Editorial: 9 days of disheartening testimony in Webber-Goodwin case (NH)

After hearing nine days of testimony in Strafford County Probate Court, Judge Gary Cassavechia will hear final arguments Tuesday and then decide whether Portsmouth Police Sgt. Aaron Goodwin exerted undue influence on Geraldine Webber, and whether she had the mental capacity to legally change her will to leave him the bulk of her $2.7 million estate.

The testimony has been disheartening for the public and, we expect, for most of the honest and hardworking rank and file members of the Portsmouth Police Department.

The testimony has reflected poorly on Sgt. Goodwin, on the Portsmouth Police Department’s top officials who joked about Goodwin’s relationship with Webber, and on the state’s Bureau of Elderly Affairs, which could have done much more to protect her. Former police chief Lou Ferland also damaged his credibility by insisting he didn’t know Goodwin stood to inherit Webber’s home until after her death in December 2012. Multiple witnesses testified that they had spoken to Ferland directly about the matter before her death. The Portsmouth Herald had a front page story about it on Nov. 4, 2012 and a court hearing on the matter was held Nov. 8, 2012, all prior to Webber’s death.

Whether or not Goodwin gets the estate, now substantially diminished by the cost of litigation, will be dictated by the law and not necessarily by what would appear to a reasonable person to be right or wrong. As we reported when the City Council discussed this matter last year, the burden of proof in probate court is extremely high. When Dr. Ira Schwartz, Webber’s personal physician for 20 years, said several times in his testimony that Webber had dementia, a reasonable person would likely conclude the burden of proof had been met. In probate court, however, the only opinion that matters is Judge Cassavechia’s.

While the public has little influence in the probate court, it will have enormous influence when responding to the facts presented by the Police Commission investigation led by retired Judge Stephen Roberts.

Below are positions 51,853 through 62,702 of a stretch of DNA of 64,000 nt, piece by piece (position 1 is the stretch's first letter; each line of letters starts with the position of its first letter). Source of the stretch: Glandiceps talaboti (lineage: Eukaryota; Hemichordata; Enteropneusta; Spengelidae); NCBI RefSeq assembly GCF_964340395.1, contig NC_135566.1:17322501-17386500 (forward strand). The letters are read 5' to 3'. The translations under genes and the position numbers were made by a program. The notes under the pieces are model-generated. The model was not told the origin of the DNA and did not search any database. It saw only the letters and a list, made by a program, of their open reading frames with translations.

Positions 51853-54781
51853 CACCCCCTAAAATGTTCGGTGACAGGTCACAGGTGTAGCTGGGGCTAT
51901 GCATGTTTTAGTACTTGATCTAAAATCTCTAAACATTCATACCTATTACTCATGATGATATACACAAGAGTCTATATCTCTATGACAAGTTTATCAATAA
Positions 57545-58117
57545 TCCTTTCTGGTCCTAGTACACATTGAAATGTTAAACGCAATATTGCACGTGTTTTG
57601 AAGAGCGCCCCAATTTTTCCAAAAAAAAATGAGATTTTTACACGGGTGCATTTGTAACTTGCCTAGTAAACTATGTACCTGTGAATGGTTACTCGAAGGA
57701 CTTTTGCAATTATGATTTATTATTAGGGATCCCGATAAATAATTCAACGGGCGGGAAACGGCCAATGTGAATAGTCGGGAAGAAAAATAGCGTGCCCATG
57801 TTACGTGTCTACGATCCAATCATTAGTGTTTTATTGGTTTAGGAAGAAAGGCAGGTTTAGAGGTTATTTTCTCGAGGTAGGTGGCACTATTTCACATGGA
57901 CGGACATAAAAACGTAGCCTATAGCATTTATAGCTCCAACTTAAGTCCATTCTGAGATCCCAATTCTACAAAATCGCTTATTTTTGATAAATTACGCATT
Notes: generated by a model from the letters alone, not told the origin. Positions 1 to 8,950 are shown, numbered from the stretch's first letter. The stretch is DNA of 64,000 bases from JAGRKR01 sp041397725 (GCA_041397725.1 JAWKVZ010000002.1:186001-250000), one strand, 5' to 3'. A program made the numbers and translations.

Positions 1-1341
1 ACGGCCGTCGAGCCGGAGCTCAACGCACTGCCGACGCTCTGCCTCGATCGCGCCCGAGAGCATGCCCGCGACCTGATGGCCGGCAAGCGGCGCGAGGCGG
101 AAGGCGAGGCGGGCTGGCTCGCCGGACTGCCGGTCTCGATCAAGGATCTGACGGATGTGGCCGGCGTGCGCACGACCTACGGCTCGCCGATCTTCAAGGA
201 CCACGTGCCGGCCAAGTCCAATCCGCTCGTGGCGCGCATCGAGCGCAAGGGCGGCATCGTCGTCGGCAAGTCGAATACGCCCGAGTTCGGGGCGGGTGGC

Since many of the witnesses testifying in probate court would have given similar testimony to Roberts, we can fully expect a report that is highly critical of the Portsmouth Police Department’s policies and leadership.

The fact that Goodwin testified that he “wouldn’t do anything different,” in the face of everything he now knows about Geraldine Webber is simply testament to a man’s infinite ability to believe what he wants to believe. Ordinary citizens who don’t have a direct financial stake in the matter will conclude that the Police Department is in serious need of reform.

Police Chief Stephen DuBois seems to have come to the same conclusion. On April 21 he told the Herald he’s been working on: “a complete overhaul of our policies relating to citizens’ complaints, internal affairs and discipline.” He’s sending five supervisors, ranked lieutenant or higher, to the FBI for internal affairs training. There will also be training on elderly mental health issues and financial exploitation, the chief said. Time will tell whether the chief’s actions are simply damage control or genuine reform aimed at increasing the department’s accountability.

City police leaders were slow to realize the implications of Geraldine Webber leaving her estate to Aaron Goodwin. If the probate ruling and the Roberts investigation begin to change a culture of entitlement to one of accountability, where allegations of the exploitation of a Portsmouth citizen are taken seriously and not treated as a joke, that will be Geraldine Webber’s true legacy to the community she called home for so many years.

Attribution:

Editorial: 9 days of disheartening testimony in Webber-Goodwin case
May 8, 2015
SeaCoastOnline.com
http://www.seacoastonline.com/article/20150508/NEWS/150509231/101180/OPINION

Share
News